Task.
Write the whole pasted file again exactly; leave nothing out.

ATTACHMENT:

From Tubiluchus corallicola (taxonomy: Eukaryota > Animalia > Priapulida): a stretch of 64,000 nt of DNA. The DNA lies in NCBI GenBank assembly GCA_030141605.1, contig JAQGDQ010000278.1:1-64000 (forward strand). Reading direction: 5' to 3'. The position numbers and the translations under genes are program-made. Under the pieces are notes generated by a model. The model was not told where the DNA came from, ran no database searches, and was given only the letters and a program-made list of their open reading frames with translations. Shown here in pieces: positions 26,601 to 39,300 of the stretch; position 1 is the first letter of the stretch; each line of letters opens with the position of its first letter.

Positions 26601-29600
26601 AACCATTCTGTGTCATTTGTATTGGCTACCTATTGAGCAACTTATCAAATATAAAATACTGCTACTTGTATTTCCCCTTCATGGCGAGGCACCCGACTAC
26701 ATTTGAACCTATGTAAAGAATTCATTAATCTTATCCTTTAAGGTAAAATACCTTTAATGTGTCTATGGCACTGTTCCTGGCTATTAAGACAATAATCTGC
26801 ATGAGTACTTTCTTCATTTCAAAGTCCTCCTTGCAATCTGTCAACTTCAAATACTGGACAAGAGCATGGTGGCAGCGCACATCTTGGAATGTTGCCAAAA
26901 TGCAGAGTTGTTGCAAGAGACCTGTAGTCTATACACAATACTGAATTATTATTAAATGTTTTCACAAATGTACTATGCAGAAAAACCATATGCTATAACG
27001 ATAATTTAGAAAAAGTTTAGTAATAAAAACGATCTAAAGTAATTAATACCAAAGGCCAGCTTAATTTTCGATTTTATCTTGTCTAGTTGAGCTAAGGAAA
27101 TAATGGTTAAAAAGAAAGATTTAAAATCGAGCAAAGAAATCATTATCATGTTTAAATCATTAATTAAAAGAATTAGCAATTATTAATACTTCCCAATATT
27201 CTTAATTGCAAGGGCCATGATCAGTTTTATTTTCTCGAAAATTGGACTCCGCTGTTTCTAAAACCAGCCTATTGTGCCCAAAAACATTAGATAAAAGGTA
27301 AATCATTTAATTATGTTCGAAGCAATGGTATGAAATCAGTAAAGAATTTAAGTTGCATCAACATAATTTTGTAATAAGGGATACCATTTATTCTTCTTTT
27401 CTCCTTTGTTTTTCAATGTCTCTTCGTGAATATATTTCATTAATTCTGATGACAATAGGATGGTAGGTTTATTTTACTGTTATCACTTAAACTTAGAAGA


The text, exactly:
From Tubiluchus corallicola (taxonomy: Eukaryota > Animalia > Priapulida): a stretch of 64,000 nt of DNA. The DNA lies in NCBI GenBank assembly GCA_030141605.1, contig JAQGDQ010000278.1:1-64000 (forward strand). Reading direction: 5' to 3'. The position numbers and the translations under genes are program-made. Under the pieces are notes generated by a model. The model was not told where the DNA came from, ran no database searches, and was given only the letters and a program-made list of their open reading frames with translations. Shown here in pieces: positions 26,601 to 39,300 of the stretch; position 1 is the first letter of the stretch; each line of letters opens with the position of its first letter.

Positions 26601-29600
26601 AACCATTCTGTGTCATTTGTATTGGCTACCTATTGAGCAACTTATCAAATATAAAATACTGCTACTTGTATTTCCCCTTCATGGCGAGGCACCCGACTAC
26701 ATTTGAACCTATGTAAAGAATTCATTAATCTTATCCTTTAAGGTAAAATACCTTTAATGTGTCTATGGCACTGTTCCTGGCTATTAAGACAATAATCTGC
26801 ATGAGTACTTTCTTCATTTCAAAGTCCTCCTTGCAATCTGTCAACTTCAAATACTGGACAAGAGCATGGTGGCAGCGCACATCTTGGAATGTTGCCAAAA
26901 TGCAGAGTTGTTGCAAGAGACCTGTAGTCTATACACAATACTGAATTATTATTAAATGTTTTCACAAATGTACTATGCAGAAAAACCATATGCTATAACG
27001 ATAATTTAGAAAAAGTTTAGTAATAAAAACGATCTAAAGTAATTAATACCAAAGGCCAGCTTAATTTTCGATTTTATCTTGTCTAGTTGAGCTAAGGAAA
27101 TAATGGTTAAAAAGAAAGATTTAAAATCGAGCAAAGAAATCATTATCATGTTTAAATCATTAATTAAAAGAATTAGCAATTATTAATACTTCCCAATATT
27201 CTTAATTGCAAGGGCCATGATCAGTTTTATTTTCTCGAAAATTGGACTCCGCTGTTTCTAAAACCAGCCTATTGTGCCCAAAAACATTAGATAAAAGGTA
27301 AATCATTTAATTATGTTCGAAGCAATGGTATGAAATCAGTAAAGAATTTAAGTTGCATCAACATAATTTTGTAATAAGGGATACCATTTATTCTTCTTTT
27401 CTCCTTTGTTTTTCAATGTCTCTTCGTGAATATATTTCATTAATTCTGATGACAATAGGATGGTAGGTTTATTTTACTGTTATCACTTAAACTTAGAAGA